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Learn All Year Long

Learn All Year Long

Learn All Year Long

Kids and teens should read and write even when they are out of school. Why is this so important?

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Parent & Afterschool Resources

ReadWriteThink has a variety of resources for out-of-school use. Visit our Parent & Afterschool Resources section to learn more.

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Activity

Write Captivating Captions

 

E-mail / Share / Print This Page / Print All Materials (Note: Handouts must be printed separately)

 

Write Captivating Captions

Grades K – 2
Activity Time 45–60 minutes (Can be done over different days)
Publisher International Reading Association
 

What You Need

Here’s What To Do

More Ideas To Try

 

What You Need

  • Favorite photographs or magazine photo clippings

  • Paper and pencil, markers, or crayons

  • Glue, tape, or self-adhesive photo corners

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Here’s What To Do

Before beginning this activity, help the child to choose at least four favorite photos or ask the child’s caregiver to provide photos. If photos are not available, you might take some of the child. The activity works best if the child is in all or most of the pictures, but you can also do it using images you select from interesting, age-appropriate magazines. If you have your own scrapbooks or photo albums with captions available, share them for inspiration.

  1. Glue or stick the photos or magazine images on the paper. Make sure you leave enough room for the captions.

  2. Ask the child to tell you about each of the photos, asking questions about the people, places, and activities in them. While he or she is talking, write down notes on a piece of paper. Make sure you jot down place words, action words, and names. For example:
  3. We are at the zoo.

    I am blowing out the candles.

    My best friends Katie and Tom are trick-or-treating with me.

     

  4. Talk about the notes you wrote down. Ask the child which of the sentences describe the image the best. Remind him or her to use the words I or me when talking about him- or herself. Keep the captions short, no more than two or three sentences. If the child wants to, he or she can use the different captions to tell a continuous story about a certain day or event.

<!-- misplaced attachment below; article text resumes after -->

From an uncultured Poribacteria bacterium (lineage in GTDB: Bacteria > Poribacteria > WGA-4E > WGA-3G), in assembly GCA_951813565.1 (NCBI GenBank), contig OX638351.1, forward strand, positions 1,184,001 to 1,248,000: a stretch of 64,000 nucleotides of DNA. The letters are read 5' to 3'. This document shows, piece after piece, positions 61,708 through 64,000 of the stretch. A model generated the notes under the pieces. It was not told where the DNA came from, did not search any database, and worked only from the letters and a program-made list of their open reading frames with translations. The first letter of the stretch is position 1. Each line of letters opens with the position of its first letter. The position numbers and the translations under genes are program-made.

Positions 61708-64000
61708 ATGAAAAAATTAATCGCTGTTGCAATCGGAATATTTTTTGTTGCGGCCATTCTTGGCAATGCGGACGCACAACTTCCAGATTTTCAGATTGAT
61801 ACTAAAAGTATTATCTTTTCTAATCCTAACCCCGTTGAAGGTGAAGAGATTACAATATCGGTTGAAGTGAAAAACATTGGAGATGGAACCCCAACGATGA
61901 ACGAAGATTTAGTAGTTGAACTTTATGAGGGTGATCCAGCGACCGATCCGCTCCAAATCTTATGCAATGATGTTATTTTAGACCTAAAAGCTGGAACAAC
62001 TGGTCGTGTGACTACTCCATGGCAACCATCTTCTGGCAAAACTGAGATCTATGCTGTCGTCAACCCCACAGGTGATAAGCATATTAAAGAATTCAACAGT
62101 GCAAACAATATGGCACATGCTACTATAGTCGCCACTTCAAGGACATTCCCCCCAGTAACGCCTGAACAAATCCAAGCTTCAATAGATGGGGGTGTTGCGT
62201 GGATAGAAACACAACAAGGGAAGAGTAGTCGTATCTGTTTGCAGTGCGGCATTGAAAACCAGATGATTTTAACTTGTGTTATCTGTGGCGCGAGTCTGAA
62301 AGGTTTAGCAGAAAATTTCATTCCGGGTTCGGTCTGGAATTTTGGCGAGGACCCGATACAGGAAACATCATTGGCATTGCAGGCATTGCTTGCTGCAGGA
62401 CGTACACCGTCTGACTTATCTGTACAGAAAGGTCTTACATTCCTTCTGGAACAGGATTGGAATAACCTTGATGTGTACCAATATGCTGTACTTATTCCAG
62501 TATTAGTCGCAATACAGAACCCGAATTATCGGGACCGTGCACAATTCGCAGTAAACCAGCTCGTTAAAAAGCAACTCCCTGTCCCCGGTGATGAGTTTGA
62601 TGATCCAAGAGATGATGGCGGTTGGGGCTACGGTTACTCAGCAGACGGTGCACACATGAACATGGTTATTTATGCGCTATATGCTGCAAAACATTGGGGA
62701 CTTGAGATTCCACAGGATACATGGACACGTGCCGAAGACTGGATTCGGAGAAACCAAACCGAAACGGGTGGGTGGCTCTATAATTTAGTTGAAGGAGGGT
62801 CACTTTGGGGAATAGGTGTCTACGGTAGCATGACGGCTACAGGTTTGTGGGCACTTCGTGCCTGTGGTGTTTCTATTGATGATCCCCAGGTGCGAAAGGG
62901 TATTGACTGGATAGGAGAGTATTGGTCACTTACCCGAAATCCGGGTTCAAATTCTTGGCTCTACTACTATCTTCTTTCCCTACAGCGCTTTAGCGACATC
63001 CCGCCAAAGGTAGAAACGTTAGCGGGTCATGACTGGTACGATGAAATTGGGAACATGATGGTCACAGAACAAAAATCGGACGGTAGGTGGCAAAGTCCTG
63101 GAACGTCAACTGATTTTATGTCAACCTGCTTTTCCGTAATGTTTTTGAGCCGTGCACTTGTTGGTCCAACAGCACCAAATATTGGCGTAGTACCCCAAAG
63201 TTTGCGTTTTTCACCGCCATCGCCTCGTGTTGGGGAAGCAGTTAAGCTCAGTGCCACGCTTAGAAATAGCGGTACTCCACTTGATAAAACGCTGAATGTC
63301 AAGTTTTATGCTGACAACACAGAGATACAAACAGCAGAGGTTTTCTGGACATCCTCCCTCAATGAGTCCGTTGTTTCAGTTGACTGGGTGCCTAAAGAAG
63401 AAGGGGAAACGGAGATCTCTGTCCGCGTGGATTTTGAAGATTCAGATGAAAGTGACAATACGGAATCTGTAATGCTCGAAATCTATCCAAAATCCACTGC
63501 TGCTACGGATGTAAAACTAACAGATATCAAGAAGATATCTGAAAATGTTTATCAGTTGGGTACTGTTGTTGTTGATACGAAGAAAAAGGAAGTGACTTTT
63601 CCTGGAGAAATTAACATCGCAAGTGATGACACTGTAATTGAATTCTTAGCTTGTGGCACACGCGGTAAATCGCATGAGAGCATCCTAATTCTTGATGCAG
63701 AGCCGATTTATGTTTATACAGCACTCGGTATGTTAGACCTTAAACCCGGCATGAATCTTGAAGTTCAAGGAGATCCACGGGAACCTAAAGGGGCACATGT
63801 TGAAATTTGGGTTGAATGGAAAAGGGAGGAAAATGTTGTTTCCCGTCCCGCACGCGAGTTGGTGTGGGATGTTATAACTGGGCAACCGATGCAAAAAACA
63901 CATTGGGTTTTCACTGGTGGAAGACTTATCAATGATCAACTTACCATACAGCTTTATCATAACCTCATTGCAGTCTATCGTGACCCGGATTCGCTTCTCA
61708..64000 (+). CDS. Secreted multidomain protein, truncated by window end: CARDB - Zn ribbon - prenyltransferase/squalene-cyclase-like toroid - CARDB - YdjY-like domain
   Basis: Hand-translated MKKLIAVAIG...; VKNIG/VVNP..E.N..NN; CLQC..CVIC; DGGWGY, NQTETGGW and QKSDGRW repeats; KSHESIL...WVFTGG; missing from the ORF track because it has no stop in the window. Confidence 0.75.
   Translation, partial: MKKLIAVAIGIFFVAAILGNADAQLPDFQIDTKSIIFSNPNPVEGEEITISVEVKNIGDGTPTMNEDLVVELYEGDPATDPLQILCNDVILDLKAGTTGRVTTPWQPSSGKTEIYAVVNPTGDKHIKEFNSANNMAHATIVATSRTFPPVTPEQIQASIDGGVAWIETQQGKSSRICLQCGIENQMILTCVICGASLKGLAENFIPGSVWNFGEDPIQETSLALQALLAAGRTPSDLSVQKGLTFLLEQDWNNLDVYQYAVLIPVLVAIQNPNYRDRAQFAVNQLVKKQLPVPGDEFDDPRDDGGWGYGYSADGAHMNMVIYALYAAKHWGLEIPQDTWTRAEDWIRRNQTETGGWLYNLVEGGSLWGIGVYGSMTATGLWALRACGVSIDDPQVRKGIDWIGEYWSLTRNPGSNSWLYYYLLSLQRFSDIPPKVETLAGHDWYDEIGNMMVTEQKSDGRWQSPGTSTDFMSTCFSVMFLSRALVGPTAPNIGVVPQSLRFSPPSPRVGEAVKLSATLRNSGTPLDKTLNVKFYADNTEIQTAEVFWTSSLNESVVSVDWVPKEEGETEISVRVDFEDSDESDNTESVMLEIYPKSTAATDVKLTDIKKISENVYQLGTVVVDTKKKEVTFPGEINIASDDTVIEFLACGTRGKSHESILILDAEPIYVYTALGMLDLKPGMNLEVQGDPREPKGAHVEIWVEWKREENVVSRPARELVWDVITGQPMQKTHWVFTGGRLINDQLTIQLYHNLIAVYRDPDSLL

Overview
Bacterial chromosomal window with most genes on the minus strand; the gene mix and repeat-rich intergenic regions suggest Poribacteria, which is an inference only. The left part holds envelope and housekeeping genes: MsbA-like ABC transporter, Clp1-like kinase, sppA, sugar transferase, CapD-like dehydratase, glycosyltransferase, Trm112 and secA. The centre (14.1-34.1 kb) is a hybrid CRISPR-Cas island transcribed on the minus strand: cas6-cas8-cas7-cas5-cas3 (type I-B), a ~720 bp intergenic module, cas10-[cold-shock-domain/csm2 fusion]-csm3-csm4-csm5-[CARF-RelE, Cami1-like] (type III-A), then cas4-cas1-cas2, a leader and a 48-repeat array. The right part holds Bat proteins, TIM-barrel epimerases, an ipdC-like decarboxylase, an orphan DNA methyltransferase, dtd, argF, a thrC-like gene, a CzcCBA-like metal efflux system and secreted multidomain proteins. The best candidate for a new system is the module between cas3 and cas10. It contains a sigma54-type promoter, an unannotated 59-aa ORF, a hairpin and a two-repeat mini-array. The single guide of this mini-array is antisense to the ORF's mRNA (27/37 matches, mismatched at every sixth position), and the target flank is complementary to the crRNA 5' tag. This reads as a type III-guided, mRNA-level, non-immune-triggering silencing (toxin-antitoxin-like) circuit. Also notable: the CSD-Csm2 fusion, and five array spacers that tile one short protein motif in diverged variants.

5. After the child has chosen the best sentences, write them on a separate piece of paper. Younger children with limited writing abilities will need you to write sentences as they say them aloud. But as you work, you can ask the child what letter words start with or have the child help with spellings of words.

    Older, more advanced writers can write the sentences themselves. Encourage the child to sound out the words when writing. Spelling errors are fine at the drafting stage. Review the sentences and write the correct spellings underneath the misspelled words, so that the final caption has the correct spellings.

  6. Once the final captions are written, cut them out and glue them to the page with the corresponding photos. If you like, you can staple or tie the pages together.

     

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More Ideas To Try

  • If the child enjoys this project, help him or her create a photo journal as a gift for a family member or friend. Help gather photos of the family member or friend and follow the steps above. Have the child make a cover by writing a title for the album on a sheet of paper and then decorating it.

  • Help the child create his or her own alphabet book using photos to illustrate each letter. Walk around the block or take a trip to the park or zoo with the child. Make a game out of finding and then taking photos of items, making sure you get one for each letter of the alphabet. (This may require more than one outing.) Once the photos are developed or printed, have the child glue the photos to paper and write the corresponding letter, or even a sentence, to go with it. Staple or tie the pages together to make a book.

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